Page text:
Ensuring that your hoses are fully intact with no loose connections is also vital to make sure your coolant doesn’t leak. You also need to make sure that you are using the correct coolant for your specific machine. If you don’t, then it can lead to corrosion or even blockages when different coolants are mixed together. This then actually contributes to rather than prevents your engine overheating.
Checking your oil levels is also vital to guarantee that your engine runs smoothly at all times. But this is especially important when it runs the risk of operating at higher temperatures in the summer months. A lack of oil could cause your engine to totally fail which is the last thing you want to be dealing with in the sweltering heat!
Prevention is better than the cure
Your forklift stands a better chance of surviving the summer months if you have a thorough daily maintenance routine. If your filters haven’t been cleaned out in some time or if your engine fan is damaged, your forklift will be unable to regulate the temperature effectively. This then makes a malfunction more likely.
Your engine belt is also key to maintaining consistent airflow. A worn or cracked belt will mean that both air and coolant is unable to flow effectively which again will lead to rising engine temperatures. Any previously damaged wires and cables are also much more likely to break completely in a heatwave. So, it’s best to get into the habit of replacing parts as soon as you notice any issues with them.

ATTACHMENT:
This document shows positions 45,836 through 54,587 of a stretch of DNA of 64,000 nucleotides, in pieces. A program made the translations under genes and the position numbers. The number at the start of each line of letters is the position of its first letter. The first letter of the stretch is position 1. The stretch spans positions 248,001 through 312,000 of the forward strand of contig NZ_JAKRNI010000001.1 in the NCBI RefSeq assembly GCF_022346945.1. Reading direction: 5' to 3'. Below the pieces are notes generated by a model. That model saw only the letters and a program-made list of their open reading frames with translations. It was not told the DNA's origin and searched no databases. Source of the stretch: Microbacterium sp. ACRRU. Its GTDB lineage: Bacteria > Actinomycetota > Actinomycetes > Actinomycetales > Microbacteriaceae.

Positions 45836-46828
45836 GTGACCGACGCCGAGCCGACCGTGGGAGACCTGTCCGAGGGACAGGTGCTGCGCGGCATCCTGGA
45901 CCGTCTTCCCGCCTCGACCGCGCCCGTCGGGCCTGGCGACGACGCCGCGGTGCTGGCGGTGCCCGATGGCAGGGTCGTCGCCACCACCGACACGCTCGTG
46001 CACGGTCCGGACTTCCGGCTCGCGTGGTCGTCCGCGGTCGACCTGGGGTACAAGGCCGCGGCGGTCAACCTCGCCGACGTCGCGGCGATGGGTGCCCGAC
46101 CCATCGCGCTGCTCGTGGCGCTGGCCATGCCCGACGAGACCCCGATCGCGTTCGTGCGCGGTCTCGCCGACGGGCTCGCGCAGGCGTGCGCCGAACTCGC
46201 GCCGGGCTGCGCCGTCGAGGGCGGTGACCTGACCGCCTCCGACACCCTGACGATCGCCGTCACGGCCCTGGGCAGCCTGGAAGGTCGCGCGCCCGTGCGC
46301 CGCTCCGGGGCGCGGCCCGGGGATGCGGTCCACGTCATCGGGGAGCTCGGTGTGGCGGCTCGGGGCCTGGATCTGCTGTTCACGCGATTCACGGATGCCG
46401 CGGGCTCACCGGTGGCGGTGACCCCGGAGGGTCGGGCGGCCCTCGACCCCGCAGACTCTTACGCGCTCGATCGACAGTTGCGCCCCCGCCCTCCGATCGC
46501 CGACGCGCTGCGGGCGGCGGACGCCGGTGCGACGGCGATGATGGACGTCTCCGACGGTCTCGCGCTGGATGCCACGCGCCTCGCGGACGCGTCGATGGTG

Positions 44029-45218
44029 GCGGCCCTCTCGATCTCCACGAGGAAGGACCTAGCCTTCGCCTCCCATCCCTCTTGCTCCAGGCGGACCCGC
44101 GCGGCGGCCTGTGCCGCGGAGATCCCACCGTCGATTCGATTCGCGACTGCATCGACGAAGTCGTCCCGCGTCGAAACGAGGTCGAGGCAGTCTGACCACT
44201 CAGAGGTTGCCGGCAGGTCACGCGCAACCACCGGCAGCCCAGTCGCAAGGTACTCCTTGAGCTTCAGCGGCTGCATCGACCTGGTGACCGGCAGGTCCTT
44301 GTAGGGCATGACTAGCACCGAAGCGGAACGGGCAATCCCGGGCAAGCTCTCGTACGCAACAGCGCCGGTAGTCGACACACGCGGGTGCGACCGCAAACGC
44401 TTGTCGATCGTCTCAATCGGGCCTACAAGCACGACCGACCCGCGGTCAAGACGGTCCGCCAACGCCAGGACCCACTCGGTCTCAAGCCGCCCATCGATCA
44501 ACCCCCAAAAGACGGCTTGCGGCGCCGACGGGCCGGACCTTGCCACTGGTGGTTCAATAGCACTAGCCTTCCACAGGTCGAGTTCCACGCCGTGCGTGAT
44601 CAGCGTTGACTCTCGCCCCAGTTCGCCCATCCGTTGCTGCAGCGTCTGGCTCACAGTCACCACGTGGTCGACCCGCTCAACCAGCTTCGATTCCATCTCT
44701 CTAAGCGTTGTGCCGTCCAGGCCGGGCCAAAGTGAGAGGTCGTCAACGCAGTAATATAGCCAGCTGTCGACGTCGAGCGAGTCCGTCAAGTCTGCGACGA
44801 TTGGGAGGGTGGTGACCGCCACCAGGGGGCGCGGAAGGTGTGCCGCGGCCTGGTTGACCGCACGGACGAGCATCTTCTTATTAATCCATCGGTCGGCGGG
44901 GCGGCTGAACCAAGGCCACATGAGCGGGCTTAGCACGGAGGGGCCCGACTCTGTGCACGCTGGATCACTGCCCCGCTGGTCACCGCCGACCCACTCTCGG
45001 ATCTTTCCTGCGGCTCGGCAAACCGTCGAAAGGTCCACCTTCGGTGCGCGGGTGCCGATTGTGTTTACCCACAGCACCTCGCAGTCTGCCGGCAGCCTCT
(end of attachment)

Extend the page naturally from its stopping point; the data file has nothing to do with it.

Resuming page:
Making sure that all these checks are all part of your regular maintenance routine will ensure that you spot any issues early before they have a chance to cause any major problems. That way, if a heatwave does strike, you can be confident that your forklift is fully equipped to deal with the hot conditions.
What checks are specific to using a forklift in extreme heat?
Even if your forklift is in fantastic condition, there are still some extra checks and precautions you need to take in extreme heat. Starting with your tires. Monitoring the pressure of your tires is another check that you will be doing frequently in normal temperatures but it is essential that you keep an extra close eye on this if you are operating your forklift in a heatwave.
The reason being that the heat causes the pressure in your tyres to increase. So much so that it could lead to over-inflation. This can then cause uncomfortable, bouncy driving or even a tyre blowout. There may be days when you start work on a cool morning but by the afternoon the sun is shining and the temperature has soared. In these cases, you may want to recheck your tyre pressure again (even if you already check that day) as you may find that you need to release a little bit of air to maintain a safe level.
There are also some work-load related tips you can follow to help you forklift cope better in the heat. Driving slower, taking regular operation breaks and keeping well below load capacity where possible, can all help stop your forklift falling victim to overheating.
What else do you need to consider when working in a warehouse in extreme heat?